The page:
The letter “Washboard and Fluted Terrains on Pluto as Evidence for Ancient Glaciation”, authored by SETI Institute scientist Oliver White, focuses on distinctive landscapes that border the vast nitrogen ice plains of Sputnik Planitia along its northwest margin, and which are amongst the most enigmatic landforms yet seen on Pluto. These terrains consist of parallel to sub-parallel ridges that display a remarkably consistent ENE-WSW orientation, a configuration that does not readily point to a simple analogous terrestrial or planetary process or landform.
The aim of Dr. White’s research is to use mapping and analysis of the morphometry (the process of measuring the external shape and dimensions of landforms) and distribution of the ridges to determine their origin and to understand their significance within the overall geologic history of Pluto. The work used imaging data returned by NASA’s New Horizons spacecraft, which flew past Pluto in 2015, as well as topographic maps generated from this data. Washboard and fluted ridges are defined primarily by their topographic context: washboard ridges occur in level settings within valley floors, basins and uplands, whereas fluted ridges are seen on steeper spurs, massifs (or compact group of mountains) and crater walls that separate basins and valleys.
The washboard and fluted terrain is seen up close in images in which illumination is from the top. They occur at the location on Sputnik Planitia’s perimeter where elevations and slopes leading into the surrounding uplands are lowest, and also where a major tectonic system coincides with the edge of Sputnik Planitia. The low elevation of the area makes it a natural setting for past coverage by nitrogen ice glaciers, as indicated by modelling of volatile behaviour on Pluto performed by Dr. Tanguy Bertrand at NASA’s Ames Research Center in Silicon Valley, United States. Through comparison of the washboard and fluted texture with parallel chains of elongated sublimation pits (depressions in the surface formed where ice turns directly into a gas) seen in southern Sputnik Planitia, the ridges are interpreted to represent water ice debris liberated by tectonism of underlying crust. This water ice debris was buoyant in the denser, pitted glacial nitrogen ice that is interpreted to have formerly covered this area, and collected on the floors of the elongated pits. After the nitrogen ice receded via sublimation, the debris was left as the aligned ridges, mimicking the sublimation texture – washboard ridges where deposited on flat terrain, and fluted ridges where deposited on steeper slopes.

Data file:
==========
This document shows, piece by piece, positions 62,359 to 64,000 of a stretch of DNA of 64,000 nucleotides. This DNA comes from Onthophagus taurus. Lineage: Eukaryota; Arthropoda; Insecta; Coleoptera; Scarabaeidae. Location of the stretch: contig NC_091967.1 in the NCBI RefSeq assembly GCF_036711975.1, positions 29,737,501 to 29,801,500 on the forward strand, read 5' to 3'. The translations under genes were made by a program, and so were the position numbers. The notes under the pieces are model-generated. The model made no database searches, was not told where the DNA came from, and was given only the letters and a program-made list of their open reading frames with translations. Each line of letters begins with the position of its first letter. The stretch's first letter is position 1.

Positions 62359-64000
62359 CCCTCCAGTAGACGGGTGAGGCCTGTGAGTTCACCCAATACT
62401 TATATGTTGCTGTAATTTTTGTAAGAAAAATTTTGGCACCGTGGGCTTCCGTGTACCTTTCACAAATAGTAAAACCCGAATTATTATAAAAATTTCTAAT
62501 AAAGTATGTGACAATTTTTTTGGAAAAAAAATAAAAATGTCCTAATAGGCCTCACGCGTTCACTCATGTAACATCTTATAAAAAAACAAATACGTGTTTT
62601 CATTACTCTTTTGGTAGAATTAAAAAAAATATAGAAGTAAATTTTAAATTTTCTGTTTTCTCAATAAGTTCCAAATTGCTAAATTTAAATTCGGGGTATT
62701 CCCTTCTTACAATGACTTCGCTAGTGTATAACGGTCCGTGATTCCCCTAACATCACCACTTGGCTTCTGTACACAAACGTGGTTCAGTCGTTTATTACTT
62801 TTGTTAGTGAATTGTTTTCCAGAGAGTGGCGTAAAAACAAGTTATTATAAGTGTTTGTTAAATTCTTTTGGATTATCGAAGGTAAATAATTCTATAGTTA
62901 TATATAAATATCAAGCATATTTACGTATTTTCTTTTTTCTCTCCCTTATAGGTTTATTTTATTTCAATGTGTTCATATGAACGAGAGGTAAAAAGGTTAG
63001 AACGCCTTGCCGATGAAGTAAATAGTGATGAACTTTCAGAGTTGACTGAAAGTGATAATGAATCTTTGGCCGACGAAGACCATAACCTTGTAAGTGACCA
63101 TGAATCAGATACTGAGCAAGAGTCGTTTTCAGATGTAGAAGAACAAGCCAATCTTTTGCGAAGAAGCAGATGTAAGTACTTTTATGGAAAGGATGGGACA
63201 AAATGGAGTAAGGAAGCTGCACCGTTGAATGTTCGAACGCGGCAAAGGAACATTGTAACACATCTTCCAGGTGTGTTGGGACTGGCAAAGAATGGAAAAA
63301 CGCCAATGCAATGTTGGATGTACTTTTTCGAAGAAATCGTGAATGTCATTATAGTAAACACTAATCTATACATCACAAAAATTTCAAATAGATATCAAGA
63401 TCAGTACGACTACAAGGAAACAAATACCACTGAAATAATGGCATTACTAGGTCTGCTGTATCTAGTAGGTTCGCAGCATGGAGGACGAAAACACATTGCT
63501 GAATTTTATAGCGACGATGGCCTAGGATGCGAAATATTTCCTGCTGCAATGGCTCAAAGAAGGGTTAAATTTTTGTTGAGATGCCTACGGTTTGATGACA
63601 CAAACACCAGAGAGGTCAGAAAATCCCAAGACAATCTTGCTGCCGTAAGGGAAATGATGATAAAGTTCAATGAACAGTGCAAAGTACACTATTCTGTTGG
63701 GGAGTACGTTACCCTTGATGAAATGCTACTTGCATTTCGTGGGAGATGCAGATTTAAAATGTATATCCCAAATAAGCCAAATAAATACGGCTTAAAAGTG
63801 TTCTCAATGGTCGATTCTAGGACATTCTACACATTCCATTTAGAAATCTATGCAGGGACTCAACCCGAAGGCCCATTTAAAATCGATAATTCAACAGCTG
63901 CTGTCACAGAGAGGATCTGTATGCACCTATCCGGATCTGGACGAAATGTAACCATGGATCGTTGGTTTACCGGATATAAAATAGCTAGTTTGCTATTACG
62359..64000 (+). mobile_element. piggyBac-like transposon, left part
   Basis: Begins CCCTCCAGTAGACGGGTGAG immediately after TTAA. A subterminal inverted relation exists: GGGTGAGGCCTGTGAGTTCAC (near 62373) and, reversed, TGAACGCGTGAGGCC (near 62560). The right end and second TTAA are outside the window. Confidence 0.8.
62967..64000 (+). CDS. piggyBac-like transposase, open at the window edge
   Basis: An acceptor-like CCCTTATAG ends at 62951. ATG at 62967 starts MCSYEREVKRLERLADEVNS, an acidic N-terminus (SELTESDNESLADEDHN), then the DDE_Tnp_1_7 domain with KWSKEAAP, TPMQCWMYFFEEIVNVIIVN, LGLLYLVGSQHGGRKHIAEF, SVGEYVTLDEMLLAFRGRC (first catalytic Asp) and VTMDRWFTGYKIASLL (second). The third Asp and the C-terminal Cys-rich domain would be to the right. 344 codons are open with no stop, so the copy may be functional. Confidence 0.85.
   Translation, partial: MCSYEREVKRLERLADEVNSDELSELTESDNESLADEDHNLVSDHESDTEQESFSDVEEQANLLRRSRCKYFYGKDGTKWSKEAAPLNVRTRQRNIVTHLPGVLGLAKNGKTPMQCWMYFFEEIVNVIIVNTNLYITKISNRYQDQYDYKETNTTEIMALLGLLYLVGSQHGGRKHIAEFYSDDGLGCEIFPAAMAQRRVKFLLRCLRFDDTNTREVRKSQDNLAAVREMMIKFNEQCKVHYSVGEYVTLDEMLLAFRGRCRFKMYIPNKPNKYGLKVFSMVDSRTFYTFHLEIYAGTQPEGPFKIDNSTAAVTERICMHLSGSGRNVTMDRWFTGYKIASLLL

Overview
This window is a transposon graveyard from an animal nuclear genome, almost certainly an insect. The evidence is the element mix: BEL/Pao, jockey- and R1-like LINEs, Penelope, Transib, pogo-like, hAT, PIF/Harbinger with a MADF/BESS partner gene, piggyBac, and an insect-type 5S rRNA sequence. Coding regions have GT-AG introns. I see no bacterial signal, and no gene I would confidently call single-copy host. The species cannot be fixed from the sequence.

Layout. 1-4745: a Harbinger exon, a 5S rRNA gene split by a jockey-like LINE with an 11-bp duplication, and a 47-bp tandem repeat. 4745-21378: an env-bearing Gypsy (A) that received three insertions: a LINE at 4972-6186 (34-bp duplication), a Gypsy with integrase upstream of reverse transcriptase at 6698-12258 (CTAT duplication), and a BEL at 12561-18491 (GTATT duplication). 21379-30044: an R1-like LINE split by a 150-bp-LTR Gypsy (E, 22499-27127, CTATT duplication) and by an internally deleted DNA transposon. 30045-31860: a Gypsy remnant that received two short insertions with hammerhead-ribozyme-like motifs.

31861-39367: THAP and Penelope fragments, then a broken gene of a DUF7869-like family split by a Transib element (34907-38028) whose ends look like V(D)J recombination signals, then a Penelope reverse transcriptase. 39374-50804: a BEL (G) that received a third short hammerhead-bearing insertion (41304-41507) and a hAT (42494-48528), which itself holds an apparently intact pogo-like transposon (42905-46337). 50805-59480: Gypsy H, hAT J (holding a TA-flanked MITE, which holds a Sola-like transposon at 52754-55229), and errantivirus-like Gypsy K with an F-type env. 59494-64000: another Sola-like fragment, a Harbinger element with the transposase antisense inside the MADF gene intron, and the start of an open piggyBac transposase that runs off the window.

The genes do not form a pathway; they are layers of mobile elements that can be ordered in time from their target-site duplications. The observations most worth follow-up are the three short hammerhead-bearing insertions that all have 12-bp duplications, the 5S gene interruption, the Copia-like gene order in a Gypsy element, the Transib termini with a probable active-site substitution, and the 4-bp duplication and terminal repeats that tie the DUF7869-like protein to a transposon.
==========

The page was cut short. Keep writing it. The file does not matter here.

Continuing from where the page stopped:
Crater surface age estimates indicate that the washboard and fluted ridges were deposited early in Pluto’s history, after formation of the Sputnik basin by a giant impact about four billion years ago. Acting as a giant cold trap, it was to this basin that surface nitrogen ice across Pluto migrated over some tens of millions of years, thereby causing the recession of nitrogen glaciers from upland areas such as that now occupied by the washboard and fluted terrain. The precise mechanism that elongated the sublimation pits and defined their strikingly consistent orientation regardless of latitude or location relative to Sputnik Planitia is elusive, but is consistent with a global-scale process. A constraint is that true polar wander solutions for Pluto (provided by co-author Dr. James Keane of Caltech (California Institute of Technology)) indicate that the ridges can never have all been oriented north to south at any time in Pluto’s history. This suggests a cause for the alignment that is not exogenic (i.e. the orientation is likely not governed solely by solar illumination, which would cause all the sublimation pits to align north to south). Dr. White summarises the findings as follows: “These terrains constitute an entirely new category of glacial landform that is unique to Pluto, and represent geological evidence that nitrogen ice glaciation was more widespread across Pluto in its early history prior to the formation of the Sputnik basin. The dense spacing of the ridges allows us to precisely map out the past coverage of the glaciation that deposited them, which extended across at least 70,000 kilometres squared (27,000 miles squared) of Pluto’s uplands (larger than the state of West Virginia)”.
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